I’ve been intrigued by the Florence Academy of Art in Italy for years. It’s a small, prestigious art school that revived the kind of education Thomas Eakins, John Singer Sargent, Abbott Handerson Thayer, and George de Forest Brush had, as well as hundreds of other Americans who studied in Paris in the late nineteenth century. It’s an atelier and draws on teaching principles once used in the best French art schools but also by the Old Masters. I visited in September. There are 130 students from thirty-five countries occupying what was once an old customs house a short walk from the Arno River and the historical center of Florence. This year is its thirtieth anniversary.
Kings and queens have lineage, and so do racehorses and pedigreed dogs. Artists have lineage, too, but it’s not bloodlines, it’s all about pedagogy. Who were their teachers, and how did they learn? It’s a way of thinking and a way of making art that is handed from generation to generation. The Florence curriculum is drawn from what the school calls “the classical-realist tradition” taught most prominently by Jean-Léon Gérôme (1824– 1904) and Léon Bonnat (1833–1922) at the École des Beaux-Arts in Paris, and by Carolus-Duran (1837–1917), who instructed his elite students privately.
What’s old often becomes avant-garde, in art but also in teaching and learning. During my visit, I saw art of the very highest quality. Academy alumni work all over America, and I’ve seen lots of their work over the years, not often in museum shows or glossy art journals but mostly in homes and galleries. It’s different. It evokes perfect technique. The artists chase the beauty in our world. And isn’t there enough ugliness, in the world and in art?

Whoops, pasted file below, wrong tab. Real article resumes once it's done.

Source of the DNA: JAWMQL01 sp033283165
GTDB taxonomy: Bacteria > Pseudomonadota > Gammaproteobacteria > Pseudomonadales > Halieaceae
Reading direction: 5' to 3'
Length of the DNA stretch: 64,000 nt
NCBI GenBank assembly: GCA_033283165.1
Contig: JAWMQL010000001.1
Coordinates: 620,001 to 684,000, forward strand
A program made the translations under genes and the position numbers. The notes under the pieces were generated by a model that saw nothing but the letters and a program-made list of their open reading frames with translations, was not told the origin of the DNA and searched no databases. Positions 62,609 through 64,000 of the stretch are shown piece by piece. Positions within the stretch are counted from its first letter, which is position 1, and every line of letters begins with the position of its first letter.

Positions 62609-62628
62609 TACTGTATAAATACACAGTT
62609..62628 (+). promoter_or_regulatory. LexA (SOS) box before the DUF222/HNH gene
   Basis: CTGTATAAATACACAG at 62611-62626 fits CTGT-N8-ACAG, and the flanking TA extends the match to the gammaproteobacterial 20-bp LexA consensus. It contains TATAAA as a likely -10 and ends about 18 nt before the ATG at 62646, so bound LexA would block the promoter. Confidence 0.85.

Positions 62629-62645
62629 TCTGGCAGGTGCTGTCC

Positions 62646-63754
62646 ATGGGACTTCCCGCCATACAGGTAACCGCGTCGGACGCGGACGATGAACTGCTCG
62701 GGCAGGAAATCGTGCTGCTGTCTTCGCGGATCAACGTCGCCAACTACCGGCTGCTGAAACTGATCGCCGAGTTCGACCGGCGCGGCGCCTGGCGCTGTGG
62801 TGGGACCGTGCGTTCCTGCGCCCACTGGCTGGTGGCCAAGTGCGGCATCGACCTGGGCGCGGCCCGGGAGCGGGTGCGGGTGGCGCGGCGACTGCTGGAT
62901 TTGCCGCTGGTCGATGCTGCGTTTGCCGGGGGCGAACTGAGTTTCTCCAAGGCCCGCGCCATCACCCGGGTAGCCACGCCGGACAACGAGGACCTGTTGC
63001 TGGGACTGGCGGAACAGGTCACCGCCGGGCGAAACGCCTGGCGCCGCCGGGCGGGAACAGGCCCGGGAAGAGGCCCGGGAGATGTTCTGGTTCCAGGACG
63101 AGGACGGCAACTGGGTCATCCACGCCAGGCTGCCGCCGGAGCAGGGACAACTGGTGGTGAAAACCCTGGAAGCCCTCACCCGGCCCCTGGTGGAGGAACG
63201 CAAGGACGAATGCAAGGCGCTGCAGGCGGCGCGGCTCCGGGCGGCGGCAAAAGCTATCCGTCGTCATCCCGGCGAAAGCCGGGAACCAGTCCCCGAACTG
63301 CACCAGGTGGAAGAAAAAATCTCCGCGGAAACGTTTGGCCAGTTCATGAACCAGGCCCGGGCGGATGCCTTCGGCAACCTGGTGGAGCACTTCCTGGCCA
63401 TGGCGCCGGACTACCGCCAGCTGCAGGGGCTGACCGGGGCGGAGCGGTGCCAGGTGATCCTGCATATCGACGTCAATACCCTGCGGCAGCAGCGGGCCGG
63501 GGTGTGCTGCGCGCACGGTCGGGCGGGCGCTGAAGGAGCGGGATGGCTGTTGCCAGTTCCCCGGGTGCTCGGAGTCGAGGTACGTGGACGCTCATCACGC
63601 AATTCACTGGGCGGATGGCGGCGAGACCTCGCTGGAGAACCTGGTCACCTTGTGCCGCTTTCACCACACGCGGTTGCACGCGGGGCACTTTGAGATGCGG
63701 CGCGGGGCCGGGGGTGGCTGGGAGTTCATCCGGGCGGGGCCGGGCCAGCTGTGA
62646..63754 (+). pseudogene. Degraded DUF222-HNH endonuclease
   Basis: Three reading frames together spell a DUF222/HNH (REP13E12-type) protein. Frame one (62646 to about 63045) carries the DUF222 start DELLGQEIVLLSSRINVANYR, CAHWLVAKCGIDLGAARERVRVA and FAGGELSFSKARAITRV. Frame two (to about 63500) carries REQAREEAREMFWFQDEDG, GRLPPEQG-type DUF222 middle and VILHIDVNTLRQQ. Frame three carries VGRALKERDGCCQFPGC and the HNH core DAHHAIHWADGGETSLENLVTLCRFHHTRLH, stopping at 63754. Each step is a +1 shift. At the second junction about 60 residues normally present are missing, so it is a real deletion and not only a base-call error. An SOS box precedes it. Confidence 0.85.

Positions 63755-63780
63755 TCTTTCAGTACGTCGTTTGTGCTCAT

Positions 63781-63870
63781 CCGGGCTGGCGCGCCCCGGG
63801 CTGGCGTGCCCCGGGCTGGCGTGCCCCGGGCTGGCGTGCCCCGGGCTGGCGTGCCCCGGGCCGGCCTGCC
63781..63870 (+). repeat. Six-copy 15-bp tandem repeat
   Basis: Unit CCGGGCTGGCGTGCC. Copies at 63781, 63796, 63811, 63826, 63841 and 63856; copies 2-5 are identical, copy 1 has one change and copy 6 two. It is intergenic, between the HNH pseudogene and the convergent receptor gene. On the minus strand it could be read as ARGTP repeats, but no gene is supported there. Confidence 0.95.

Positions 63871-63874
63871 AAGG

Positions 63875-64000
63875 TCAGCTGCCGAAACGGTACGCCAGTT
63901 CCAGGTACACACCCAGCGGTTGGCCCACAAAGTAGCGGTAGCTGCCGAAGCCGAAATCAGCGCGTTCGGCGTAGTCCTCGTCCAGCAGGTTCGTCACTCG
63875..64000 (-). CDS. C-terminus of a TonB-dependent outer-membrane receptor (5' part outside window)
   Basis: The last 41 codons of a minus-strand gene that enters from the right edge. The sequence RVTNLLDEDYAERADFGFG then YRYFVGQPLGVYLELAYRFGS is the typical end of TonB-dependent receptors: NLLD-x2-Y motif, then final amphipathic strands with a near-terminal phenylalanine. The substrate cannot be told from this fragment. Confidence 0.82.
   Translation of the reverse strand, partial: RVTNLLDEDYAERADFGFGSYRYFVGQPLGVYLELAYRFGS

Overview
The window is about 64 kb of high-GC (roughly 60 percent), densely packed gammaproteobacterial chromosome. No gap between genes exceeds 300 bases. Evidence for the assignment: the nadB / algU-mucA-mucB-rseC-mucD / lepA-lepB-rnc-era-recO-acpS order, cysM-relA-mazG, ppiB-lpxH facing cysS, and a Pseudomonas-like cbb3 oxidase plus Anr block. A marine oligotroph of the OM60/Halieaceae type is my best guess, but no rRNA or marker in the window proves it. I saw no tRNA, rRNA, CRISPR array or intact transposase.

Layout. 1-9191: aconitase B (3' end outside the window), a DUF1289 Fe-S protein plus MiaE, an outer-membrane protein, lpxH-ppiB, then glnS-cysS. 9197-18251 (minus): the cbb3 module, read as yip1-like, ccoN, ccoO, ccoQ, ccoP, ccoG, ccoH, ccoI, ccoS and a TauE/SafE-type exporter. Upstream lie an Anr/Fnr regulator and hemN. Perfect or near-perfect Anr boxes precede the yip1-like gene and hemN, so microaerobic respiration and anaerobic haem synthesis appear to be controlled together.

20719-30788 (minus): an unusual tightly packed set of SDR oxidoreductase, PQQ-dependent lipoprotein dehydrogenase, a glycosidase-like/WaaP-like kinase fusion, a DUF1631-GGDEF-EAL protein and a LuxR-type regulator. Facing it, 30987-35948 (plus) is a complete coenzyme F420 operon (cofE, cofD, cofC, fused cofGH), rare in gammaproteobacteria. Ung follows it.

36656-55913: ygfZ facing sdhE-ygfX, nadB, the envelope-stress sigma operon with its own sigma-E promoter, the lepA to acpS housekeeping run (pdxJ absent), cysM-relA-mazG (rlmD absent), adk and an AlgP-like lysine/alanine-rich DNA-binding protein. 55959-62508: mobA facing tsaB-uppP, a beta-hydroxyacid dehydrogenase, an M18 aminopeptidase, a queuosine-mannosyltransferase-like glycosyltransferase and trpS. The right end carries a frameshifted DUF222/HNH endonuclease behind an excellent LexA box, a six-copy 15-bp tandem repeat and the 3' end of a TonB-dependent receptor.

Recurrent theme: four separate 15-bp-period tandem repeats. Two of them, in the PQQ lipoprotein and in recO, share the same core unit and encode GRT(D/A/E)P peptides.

The academy was built from scratch by Daniel Graves, an American, born in 1949, who decided to become an artist after seeing a Rembrandt self-portrait at the National Gallery in Washington when he was fourteen. Graves, with an American art school education, embraced a classicized style that led him to Italy and Florence.
He established the school in 1991 as a tiny proposition. Today, it’s an impressive complex of classrooms and studios with beautiful northern light. It confers a certificate in drawing, painting, or sculpture, and a master’s in studio art. It’s accredited by the National Association of Schools of Art and Design and is a notfor- profit 501 (c)(3) school with its own board.